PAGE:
OKLAHOMA CITY (KFOR) – The Fraternal Order of Police requested an arbitrator after Oklahoma City Police Chief Wade Gourley denied a grievance they filed after he fired a sergeant who faces prostitution and assault and battery charges.
Gourley fired Alonzo Fields from the Oklahoma City Police Department in August.
“Mr. Fields was involved in inappropriate activity at a massage parlor in southwest Oklahoma City,” said Capt. Valerie Littlejohn in a letter issued to the media.
Fields is also accused of abusing his authority as a police officer by attempting to obstruct the investigation into his alleged crimes.
“Mr. Fields admitted to all the allegations of misconduct,” Littlejohn said.
FOP, Lodge 123, President John George sent a letter dated Sept. 13 to Gourley, informing the police chief that the FOP decided to grieve Fields’ termination. Gourley sent a letter back to the FOP denying their grievance.
Gourley said in his letter, dated Sept. 15, that Fields met with him prior to the termination and admitted to the 12 allegations against him.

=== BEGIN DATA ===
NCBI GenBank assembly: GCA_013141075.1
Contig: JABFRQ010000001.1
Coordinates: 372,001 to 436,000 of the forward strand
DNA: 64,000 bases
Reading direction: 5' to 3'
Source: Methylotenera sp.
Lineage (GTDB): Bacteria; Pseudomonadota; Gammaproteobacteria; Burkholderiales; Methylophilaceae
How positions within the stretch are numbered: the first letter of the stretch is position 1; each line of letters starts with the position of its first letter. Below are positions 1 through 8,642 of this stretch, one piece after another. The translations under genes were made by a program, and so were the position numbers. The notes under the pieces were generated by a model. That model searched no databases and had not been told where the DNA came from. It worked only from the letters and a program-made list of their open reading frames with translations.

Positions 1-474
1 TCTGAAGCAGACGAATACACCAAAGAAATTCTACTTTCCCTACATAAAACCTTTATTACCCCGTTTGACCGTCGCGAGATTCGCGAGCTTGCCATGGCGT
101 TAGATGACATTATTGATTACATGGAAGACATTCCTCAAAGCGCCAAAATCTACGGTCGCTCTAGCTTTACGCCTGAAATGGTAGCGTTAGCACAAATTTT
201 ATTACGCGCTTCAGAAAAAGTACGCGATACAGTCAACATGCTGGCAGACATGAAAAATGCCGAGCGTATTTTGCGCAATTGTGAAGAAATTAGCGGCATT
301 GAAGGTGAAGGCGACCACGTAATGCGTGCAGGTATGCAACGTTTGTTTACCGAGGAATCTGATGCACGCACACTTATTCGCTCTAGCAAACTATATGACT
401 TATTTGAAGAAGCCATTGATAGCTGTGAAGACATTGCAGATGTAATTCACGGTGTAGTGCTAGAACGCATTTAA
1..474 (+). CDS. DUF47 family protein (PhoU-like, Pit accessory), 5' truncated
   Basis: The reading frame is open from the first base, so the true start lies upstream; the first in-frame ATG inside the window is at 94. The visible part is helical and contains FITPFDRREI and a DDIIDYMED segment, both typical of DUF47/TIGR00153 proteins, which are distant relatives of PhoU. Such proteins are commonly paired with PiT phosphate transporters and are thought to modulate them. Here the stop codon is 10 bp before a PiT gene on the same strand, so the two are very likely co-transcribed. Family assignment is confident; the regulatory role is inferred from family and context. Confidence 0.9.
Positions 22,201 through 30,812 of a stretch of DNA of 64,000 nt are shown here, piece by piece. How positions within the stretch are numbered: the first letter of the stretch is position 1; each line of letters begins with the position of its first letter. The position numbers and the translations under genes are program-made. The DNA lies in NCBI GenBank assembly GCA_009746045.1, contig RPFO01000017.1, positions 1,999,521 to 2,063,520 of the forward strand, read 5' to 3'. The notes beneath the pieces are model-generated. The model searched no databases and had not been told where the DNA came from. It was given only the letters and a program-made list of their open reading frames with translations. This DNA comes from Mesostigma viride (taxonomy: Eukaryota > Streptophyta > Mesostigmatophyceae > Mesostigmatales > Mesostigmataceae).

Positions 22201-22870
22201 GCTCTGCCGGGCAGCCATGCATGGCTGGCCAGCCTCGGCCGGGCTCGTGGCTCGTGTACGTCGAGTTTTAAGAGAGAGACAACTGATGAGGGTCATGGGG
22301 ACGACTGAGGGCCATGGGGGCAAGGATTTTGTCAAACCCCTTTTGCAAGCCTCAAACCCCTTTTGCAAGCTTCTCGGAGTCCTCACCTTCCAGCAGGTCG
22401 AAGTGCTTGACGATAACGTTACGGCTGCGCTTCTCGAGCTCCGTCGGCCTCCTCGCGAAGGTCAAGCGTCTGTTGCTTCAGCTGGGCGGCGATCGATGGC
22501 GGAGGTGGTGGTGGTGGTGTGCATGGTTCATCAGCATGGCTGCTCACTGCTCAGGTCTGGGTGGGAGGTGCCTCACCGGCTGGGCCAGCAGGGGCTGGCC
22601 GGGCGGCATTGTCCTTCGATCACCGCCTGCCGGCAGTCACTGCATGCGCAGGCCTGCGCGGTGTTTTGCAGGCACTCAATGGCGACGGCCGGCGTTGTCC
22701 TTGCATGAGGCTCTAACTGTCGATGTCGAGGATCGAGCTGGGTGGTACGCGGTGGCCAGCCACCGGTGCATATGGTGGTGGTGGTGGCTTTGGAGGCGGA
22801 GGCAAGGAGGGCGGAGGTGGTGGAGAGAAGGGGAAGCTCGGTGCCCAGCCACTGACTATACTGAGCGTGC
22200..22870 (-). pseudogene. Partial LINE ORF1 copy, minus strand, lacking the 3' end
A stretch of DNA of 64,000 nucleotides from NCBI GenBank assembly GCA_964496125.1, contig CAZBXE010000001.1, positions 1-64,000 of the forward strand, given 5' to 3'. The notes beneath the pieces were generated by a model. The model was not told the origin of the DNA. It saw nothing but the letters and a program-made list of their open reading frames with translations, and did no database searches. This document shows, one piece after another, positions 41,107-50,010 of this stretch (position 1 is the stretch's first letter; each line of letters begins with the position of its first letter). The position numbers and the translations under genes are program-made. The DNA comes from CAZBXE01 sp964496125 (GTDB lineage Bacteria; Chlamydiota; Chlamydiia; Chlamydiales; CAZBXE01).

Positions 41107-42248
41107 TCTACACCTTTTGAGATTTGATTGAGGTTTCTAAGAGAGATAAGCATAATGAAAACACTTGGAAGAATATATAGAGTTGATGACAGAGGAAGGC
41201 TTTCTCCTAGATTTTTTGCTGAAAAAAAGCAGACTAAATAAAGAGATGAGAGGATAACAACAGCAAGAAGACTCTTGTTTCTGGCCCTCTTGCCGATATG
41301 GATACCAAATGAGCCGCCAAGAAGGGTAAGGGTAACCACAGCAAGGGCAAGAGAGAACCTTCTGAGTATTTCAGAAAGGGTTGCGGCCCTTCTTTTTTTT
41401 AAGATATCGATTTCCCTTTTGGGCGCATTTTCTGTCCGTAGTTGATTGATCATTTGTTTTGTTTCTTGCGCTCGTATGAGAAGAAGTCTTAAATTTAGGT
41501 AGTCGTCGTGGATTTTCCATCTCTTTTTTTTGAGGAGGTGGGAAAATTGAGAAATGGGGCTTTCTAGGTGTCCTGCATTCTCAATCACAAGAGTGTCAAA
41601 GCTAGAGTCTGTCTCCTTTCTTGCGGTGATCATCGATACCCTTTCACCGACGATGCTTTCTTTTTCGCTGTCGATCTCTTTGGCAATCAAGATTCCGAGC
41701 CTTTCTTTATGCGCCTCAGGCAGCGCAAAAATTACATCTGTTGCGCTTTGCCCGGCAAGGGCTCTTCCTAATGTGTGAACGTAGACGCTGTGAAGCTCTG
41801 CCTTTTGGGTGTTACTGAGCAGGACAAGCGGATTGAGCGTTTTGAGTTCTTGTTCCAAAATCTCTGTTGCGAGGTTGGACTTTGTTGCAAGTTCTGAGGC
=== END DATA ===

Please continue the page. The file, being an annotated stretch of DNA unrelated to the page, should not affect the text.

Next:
“Sgt. Fields’ actions demonstrated a complete lack of integrity, constitute a willful and wanton disregard for the Oklahoma City Police Department’s core values, and they destroy community trust in the police department,” Gourley said in the letter.
The FOP requested the matter go before an arbitrator, which is in the process of occurring, Littlejohn said.
Fields was a 7-year OKCPD veteran. His termination concerns an incident on Sept. 11, 2020, at Studio 132 Massage Therapy, which has since closed down.
Court documents state that Fields asked the massage therapist for a “’Nuru massage,’ which is associated with sex acts.”
The massage therapist told Fields that the request was illegal and that police had been called. Fields allegedly attempted to get his money back and “became aggressive,” according to court documents, pushing two employees into a wall.
He faces one count of engaging in prostitution and one count of assault and battery.
His termination letter lists the allegations against him as obstructing a criminal investigation by leaving Studio 132 after a 911 call was made, accessing dispatch records related to that call while off duty, and abusing authority by identifying himself as a police officer conducting an investigation while off duty.
The owner of Studio 132 spoke with KFOR via Facebook message in late August, saying, “He was in law enforcement and they protected him. I lost my business and was shamed.”
OKCPD officials did not comment further at the time that article was written.